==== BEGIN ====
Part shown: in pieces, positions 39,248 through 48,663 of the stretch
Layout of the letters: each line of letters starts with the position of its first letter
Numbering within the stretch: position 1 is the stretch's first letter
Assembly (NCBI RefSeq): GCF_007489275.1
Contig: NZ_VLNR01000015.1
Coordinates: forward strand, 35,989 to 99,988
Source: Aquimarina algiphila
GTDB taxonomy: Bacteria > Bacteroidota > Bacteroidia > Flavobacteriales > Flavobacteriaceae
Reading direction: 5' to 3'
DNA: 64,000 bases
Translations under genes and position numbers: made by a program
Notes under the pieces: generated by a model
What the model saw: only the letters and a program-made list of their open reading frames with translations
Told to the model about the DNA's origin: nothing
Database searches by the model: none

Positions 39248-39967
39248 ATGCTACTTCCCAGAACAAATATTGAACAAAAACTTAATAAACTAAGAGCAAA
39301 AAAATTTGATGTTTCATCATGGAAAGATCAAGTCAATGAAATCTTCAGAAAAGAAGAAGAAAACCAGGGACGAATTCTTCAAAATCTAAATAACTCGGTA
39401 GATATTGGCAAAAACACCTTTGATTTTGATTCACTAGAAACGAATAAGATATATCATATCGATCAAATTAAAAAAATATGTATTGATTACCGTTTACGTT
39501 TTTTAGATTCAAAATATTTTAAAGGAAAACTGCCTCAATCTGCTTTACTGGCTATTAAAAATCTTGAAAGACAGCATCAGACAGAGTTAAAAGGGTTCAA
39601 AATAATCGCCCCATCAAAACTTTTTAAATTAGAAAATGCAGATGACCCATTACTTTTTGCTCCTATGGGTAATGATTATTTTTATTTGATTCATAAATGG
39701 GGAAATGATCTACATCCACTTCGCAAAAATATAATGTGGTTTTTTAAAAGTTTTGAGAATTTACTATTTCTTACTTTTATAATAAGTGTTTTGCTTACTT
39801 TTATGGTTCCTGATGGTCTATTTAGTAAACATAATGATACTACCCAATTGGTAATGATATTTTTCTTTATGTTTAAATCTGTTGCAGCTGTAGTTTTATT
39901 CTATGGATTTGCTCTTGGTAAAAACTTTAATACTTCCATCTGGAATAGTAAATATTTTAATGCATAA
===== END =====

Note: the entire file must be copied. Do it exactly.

Part shown: in pieces, positions 39,248 through 48,663 of the stretch
Layout of the letters: each line of letters starts with the position of its first letter
Numbering within the stretch: position 1 is the stretch's first letter
Assembly (NCBI RefSeq): GCF_007489275.1
Contig: NZ_VLNR01000015.1
Coordinates: forward strand, 35,989 to 99,988
Source: Aquimarina algiphila
GTDB taxonomy: Bacteria > Bacteroidota > Bacteroidia > Flavobacteriales > Flavobacteriaceae
Reading direction: 5' to 3'
DNA: 64,000 bases
Translations under genes and position numbers: made by a program
Notes under the pieces: generated by a model
What the model saw: only the letters and a program-made list of their open reading frames with translations
Told to the model about the DNA's origin: nothing
Database searches by the model: none

Positions 39248-39967
39248 ATGCTACTTCCCAGAACAAATATTGAACAAAAACTTAATAAACTAAGAGCAAA
39301 AAAATTTGATGTTTCATCATGGAAAGATCAAGTCAATGAAATCTTCAGAAAAGAAGAAGAAAACCAGGGACGAATTCTTCAAAATCTAAATAACTCGGTA
39401 GATATTGGCAAAAACACCTTTGATTTTGATTCACTAGAAACGAATAAGATATATCATATCGATCAAATTAAAAAAATATGTATTGATTACCGTTTACGTT
39501 TTTTAGATTCAAAATATTTTAAAGGAAAACTGCCTCAATCTGCTTTACTGGCTATTAAAAATCTTGAAAGACAGCATCAGACAGAGTTAAAAGGGTTCAA
39601 AATAATCGCCCCATCAAAACTTTTTAAATTAGAAAATGCAGATGACCCATTACTTTTTGCTCCTATGGGTAATGATTATTTTTATTTGATTCATAAATGG
39701 GGAAATGATCTACATCCACTTCGCAAAAATATAATGTGGTTTTTTAAAAGTTTTGAGAATTTACTATTTCTTACTTTTATAATAAGTGTTTTGCTTACTT
39801 TTATGGTTCCTGATGGTCTATTTAGTAAACATAATGATACTACCCAATTGGTAATGATATTTTTCTTTATGTTTAAATCTGTTGCAGCTGTAGTTTTATT
39901 CTATGGATTTGCTCTTGGTAAAAACTTTAATACTTCCATCTGGAATAGTAAATATTTTAATGCATAA